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Colonial narratives

in Featured/Opinion/To Each Their Own by

On a bitterly cold Saturday, with ice crystals in the air and a light scattering of snow underfoot, five or six dozen people gather at the steps of the Court House in St. John’s. They’re here to demand Justice for Colten Boushie, the 22-year old Cree man from the Red Pheasant First Nation in Saskatchewan who was shot and killed by Gerald Stanley, a 56-year old white farmer. The rally is hastily organized. There are two cheap loudspeakers, but most of the speakers forget to use them. There are no power outlets, and only one reporter present. One speaker forgot their gloves, and shivers as their skin turns an eerie shade of red. You’d think tears would freeze in cold like this, but they don’t—they flow strong and free. Drummers take to the steps of the Court House, and the rhythms they pound out, coupled with the clear and confident…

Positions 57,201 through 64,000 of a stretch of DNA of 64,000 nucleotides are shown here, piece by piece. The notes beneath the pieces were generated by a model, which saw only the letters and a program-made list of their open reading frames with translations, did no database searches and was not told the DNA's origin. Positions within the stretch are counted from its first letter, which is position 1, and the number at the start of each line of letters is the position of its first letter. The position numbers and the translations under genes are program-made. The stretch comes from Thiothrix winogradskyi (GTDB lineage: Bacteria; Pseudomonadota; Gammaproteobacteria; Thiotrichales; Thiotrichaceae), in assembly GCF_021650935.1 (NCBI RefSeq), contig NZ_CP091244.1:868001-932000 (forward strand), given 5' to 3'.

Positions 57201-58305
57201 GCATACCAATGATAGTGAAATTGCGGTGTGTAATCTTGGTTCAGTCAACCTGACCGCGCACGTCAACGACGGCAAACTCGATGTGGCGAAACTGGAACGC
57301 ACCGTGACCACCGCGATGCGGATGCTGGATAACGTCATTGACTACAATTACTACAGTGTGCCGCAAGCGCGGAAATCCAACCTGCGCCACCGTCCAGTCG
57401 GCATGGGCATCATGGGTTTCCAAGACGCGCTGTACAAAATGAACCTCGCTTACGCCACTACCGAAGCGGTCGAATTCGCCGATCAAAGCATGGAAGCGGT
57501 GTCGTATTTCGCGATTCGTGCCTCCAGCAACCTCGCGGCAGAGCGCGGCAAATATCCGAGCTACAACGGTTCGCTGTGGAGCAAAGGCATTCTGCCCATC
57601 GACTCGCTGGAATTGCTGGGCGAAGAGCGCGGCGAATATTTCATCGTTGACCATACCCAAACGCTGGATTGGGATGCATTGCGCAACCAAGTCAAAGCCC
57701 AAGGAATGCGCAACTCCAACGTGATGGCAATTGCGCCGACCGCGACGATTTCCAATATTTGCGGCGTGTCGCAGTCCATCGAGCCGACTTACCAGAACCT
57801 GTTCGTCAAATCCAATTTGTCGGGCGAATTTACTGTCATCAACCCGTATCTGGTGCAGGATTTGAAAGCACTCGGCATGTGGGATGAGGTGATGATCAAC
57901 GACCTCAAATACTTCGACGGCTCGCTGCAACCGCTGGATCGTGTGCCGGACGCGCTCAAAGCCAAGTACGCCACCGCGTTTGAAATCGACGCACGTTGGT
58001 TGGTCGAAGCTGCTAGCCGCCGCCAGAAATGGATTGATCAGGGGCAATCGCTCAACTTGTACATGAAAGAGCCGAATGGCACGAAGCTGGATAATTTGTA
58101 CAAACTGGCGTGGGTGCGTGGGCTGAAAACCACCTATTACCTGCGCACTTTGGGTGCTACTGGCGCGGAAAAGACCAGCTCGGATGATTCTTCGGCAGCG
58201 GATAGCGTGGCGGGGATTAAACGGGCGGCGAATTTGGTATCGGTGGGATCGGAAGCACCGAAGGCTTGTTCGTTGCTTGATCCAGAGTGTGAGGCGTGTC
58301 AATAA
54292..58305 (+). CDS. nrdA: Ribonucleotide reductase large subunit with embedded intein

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Muskrat Falls Inquiry doomed before it starts?

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An Inquiry is too important to be dragged into partisan bickering.

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Colonialism, hate, and the media

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Racism and hatred are growing in Canada. The role of the media should be to combat it, not promote it.

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Government and industry cash-for-access dates are wrong

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And members of the public are understandably upset.